#2
Well, I'm not very fond of calling the Phrygian Dominant scale "Spanish Phrygian", but a lot of people do it. "Harmonic Major" sounds pretty stupid too, as the regular major scale already has the natural 7, which is what makes the Harmonic Minor "harmonic".
#3
Quote by kyrreca
Well, I'm not very fond of calling the Phrygian Dominant scale "Spanish Phrygian", but a lot of people do it. "Harmonic Major" sounds pretty stupid too, as the regular major scale already has the natural 7, which is what makes the Harmonic Minor "harmonic".

Harmonic Major is a different scale from Harmonic Minor.

Harmonic Minor:
1 2 b3 4 5 b6 7

Harmonic Major:
1 2 3 4 5 b6 7
#4
Quote by Vittu0666
Harmonic Major is a different scale from Harmonic Minor.

Harmonic Minor:
1 2 b3 4 5 b6 7

Harmonic Major:
1 2 3 4 5 b6 7

I didn't say they were the same. My point is:

To go from Minor to Harmonic Minor, you raise the 7th.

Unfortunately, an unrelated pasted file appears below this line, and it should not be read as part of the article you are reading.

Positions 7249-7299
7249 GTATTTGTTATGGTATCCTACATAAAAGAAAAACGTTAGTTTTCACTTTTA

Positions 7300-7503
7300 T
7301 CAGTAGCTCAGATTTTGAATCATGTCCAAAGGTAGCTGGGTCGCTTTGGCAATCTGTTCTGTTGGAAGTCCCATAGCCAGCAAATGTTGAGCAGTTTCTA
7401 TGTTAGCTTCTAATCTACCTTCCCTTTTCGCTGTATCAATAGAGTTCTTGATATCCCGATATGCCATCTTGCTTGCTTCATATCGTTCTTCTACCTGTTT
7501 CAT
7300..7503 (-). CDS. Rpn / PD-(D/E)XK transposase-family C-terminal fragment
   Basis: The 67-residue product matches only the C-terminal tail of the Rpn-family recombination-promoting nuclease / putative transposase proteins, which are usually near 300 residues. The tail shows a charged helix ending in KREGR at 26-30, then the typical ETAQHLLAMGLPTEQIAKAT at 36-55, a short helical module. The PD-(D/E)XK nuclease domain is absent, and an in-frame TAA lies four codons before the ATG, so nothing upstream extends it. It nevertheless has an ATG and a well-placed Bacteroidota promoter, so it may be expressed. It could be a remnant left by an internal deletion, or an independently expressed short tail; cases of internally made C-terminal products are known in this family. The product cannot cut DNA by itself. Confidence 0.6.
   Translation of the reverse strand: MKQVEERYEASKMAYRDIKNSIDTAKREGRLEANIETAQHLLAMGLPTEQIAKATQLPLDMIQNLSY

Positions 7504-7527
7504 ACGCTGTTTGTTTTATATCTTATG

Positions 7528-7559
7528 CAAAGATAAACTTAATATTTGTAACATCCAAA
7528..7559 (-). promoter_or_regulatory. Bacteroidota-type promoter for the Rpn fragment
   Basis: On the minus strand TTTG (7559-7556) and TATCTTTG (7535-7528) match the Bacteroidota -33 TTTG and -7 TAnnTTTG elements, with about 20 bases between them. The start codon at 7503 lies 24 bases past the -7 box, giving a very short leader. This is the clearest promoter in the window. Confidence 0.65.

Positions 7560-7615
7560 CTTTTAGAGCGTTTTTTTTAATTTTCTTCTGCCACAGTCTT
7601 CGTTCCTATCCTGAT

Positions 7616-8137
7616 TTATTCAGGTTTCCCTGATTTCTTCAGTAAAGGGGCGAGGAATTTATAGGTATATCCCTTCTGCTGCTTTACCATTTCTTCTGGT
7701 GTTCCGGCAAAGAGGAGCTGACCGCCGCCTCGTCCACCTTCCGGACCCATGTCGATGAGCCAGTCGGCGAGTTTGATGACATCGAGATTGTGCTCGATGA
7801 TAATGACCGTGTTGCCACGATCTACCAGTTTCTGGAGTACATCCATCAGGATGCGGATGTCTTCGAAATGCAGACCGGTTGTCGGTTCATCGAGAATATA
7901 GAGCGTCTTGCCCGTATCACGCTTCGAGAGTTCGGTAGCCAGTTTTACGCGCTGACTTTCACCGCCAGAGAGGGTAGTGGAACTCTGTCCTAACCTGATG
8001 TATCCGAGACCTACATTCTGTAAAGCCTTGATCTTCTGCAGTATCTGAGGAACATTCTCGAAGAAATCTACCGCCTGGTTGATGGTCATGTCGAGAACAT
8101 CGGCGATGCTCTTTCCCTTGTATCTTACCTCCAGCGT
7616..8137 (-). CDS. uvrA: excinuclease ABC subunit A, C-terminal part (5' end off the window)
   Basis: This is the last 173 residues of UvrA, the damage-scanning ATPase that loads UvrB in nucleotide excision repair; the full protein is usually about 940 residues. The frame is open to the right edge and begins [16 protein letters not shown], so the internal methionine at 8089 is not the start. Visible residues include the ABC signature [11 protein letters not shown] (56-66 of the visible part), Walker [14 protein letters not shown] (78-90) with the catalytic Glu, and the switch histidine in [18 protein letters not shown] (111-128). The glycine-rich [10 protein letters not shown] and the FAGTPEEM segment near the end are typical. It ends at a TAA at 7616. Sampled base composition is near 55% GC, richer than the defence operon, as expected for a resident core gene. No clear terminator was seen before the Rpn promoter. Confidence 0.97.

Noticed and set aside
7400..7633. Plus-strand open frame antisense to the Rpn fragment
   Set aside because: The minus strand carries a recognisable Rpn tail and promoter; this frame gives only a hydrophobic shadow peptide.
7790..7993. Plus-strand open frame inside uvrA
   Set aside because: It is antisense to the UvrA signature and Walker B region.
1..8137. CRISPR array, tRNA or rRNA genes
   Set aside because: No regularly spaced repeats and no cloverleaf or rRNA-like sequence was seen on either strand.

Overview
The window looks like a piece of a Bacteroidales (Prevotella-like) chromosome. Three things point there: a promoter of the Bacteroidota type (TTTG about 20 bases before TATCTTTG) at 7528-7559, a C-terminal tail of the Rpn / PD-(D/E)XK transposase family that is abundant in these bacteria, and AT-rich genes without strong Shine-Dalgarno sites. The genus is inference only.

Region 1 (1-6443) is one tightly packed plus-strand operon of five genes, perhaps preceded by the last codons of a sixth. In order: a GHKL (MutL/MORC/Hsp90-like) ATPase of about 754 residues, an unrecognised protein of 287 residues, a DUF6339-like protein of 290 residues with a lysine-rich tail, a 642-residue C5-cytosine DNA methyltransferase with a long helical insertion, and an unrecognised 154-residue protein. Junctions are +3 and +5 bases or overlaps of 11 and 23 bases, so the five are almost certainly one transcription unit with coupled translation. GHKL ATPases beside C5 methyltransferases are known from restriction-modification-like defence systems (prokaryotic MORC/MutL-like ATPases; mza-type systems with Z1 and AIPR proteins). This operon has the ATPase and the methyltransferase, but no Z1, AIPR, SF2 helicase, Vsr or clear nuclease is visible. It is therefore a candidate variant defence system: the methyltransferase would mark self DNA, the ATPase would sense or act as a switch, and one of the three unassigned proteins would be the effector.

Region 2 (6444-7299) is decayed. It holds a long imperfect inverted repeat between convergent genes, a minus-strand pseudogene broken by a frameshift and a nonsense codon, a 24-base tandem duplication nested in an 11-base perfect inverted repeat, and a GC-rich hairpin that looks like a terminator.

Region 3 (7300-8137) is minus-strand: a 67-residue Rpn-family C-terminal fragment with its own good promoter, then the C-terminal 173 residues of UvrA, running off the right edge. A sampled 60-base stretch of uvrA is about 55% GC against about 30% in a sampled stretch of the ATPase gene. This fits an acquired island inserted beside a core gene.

To go from Major to "Harmonic Major" you flatten the 6th.

The raised 7th in Harmonic Minor facilitates a stronger resolution to the root, because you'll get a V7 chord. As I understand it, this is the reason it's called "harmonic"

The reason for calling the 3rd degree of the Harmonic Minor scale "Harmonic Major" is probably the fact that it relates to a Harmonic Minor scale in the same way that a regular Major and Minor do. But the alteration made to the Major scale (b6) doesn't have the same function that the b7 in Harmonic Minor does.

I'd just call it Ionian b6.